@Canesha Edwards This is a pervasive problem here in the South. In many areas, the cost of even basic new construction is not affordable for the average resident. This causes the market value of existing homes to drop significantly below what it cost to build them and for land value to approach zero. The result is often blight...it becomes uneconomical for owners to renovate, repair, or maintain existing housing stock, or even pay property taxes...so they don't. A vicious cycle ensues.
A related issue is that the market for mortgages under $100,000 is very shallow. Because of the fixed cost involved in originating, underwriting, and closing a mortgage (~$5,000 or so), few lenders are interested in issuing mortgages in the $50,000-$75,000 range - it's not profitable. In areas where the typical home costs less than $100,000, would-be buyers are often relegated to non-mainstream financing like lease options and contract for deed. Or they have to rent from landlords who could afford to buy with cash.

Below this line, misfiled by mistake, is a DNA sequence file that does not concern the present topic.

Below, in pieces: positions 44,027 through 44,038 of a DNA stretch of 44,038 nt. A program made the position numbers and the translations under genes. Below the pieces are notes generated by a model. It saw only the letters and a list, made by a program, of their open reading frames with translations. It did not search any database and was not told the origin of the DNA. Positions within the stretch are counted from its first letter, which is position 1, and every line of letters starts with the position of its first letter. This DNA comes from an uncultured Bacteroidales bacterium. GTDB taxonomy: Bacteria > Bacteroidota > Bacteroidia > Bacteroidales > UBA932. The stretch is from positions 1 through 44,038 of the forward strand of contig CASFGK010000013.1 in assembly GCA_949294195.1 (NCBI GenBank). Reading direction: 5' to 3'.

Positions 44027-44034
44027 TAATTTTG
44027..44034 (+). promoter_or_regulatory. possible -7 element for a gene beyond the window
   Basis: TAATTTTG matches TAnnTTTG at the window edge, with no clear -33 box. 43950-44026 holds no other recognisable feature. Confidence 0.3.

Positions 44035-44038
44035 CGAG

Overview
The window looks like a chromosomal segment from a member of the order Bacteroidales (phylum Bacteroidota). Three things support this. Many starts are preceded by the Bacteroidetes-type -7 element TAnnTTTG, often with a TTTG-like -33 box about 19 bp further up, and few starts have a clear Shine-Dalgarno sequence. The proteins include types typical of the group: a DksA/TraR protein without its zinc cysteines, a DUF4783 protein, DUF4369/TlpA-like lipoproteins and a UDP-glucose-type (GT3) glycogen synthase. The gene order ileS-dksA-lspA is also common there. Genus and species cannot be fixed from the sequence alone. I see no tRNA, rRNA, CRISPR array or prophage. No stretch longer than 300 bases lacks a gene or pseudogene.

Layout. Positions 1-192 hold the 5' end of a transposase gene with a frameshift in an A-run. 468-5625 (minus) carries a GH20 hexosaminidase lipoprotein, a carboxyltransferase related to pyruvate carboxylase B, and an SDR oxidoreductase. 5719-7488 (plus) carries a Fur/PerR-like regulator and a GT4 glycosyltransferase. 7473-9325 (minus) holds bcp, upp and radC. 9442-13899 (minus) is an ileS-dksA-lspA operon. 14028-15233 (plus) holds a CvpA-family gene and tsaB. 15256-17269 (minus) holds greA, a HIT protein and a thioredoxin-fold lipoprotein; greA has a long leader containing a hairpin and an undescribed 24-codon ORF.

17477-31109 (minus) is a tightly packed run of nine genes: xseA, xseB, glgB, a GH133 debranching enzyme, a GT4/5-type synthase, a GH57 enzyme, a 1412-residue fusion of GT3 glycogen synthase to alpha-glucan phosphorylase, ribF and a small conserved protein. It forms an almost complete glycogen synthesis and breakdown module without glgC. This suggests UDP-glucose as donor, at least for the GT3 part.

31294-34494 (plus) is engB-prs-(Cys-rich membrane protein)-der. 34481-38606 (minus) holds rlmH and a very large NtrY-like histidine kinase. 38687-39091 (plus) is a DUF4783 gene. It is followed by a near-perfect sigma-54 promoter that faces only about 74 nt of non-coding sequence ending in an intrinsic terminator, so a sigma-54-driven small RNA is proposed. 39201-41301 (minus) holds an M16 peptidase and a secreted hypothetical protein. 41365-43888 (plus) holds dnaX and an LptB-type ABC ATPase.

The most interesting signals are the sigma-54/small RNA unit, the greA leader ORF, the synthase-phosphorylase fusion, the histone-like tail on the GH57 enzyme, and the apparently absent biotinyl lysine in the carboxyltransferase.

I see what you see here in Atlanta, and I admire what you are trying to do...but it may be hard to make the math work on new affordable development. Of course this all depends on what you mean by "affordable."
interested to hear if anyone has used some of the modular home options for duplex design or smaller single family homes...there is a contractor crisis that exists in our area where the few that are left, work on the higher end projects in the high tourist area, really eliminates any affordable stick built housing by local contractors. Am interested if anyone has purchase any modular (not manufactured) housing to fill the gaps that exist for lower cost housing, (which in our area, probably is in the $100-$150,000 range. There is sure a need for student (type) housing, but more for seasonal workers...which has resulted in small mom-pop motels being purchased for housing, (inc, the good and the bad).
Certainly a housing crisis in our area of Northern Michigan and lack of affordable land development due to scarce infrastructure, a city with no surplus funds....and a county with no housing authority and certainly no developers waiting in the game.